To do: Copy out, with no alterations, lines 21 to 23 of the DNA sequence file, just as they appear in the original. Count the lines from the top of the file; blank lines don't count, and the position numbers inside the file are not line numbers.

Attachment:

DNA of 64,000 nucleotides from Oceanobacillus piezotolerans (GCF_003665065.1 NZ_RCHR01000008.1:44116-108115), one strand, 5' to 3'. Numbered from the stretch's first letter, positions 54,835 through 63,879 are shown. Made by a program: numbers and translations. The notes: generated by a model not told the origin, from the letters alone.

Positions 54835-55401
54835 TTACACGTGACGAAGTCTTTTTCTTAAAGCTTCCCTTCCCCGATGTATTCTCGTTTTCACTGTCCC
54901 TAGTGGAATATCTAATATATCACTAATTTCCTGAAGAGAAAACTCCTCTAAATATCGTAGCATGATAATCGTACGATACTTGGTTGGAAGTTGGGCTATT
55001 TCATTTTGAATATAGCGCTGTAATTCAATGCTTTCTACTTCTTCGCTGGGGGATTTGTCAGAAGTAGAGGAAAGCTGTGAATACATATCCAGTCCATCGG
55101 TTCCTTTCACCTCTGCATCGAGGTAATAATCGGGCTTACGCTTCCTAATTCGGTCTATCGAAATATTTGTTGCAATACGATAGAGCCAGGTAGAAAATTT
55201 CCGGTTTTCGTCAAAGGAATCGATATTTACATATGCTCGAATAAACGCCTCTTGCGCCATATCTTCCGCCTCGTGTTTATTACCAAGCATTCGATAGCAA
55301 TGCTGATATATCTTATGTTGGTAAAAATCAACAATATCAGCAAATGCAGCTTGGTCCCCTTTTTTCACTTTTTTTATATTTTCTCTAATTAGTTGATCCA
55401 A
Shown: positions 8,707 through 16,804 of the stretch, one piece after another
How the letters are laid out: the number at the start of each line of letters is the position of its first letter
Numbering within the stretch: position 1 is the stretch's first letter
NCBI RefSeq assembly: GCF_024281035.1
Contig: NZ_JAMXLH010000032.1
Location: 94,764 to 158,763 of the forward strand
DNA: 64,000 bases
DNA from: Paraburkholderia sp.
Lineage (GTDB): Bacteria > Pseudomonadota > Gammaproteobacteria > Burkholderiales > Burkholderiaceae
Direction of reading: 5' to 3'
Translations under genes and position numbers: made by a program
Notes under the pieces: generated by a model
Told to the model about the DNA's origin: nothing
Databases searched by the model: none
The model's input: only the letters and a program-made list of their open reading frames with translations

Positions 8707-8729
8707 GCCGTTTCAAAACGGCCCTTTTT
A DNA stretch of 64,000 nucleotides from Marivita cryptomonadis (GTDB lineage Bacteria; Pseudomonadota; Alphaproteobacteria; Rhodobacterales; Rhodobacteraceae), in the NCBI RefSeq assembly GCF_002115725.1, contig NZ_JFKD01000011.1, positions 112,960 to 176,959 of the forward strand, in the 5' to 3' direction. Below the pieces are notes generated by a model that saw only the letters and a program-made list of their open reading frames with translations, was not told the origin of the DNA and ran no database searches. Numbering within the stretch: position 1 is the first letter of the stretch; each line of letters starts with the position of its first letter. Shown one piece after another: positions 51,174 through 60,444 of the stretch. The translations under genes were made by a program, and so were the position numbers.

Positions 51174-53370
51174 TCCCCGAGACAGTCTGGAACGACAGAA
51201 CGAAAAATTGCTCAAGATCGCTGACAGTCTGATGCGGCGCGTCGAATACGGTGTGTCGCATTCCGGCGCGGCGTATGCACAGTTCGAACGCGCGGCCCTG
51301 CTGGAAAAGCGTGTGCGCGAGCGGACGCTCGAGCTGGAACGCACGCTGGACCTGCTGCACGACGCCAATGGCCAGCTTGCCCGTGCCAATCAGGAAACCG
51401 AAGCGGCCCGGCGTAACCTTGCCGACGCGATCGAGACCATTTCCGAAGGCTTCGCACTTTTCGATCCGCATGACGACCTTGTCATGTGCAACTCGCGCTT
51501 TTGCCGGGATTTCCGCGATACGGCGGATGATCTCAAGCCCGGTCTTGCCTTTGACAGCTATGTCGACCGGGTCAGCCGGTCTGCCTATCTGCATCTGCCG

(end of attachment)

Notes under the pieces: generated by a model
Told to the model about the DNA's origin: nothing
Databases searched by the model: none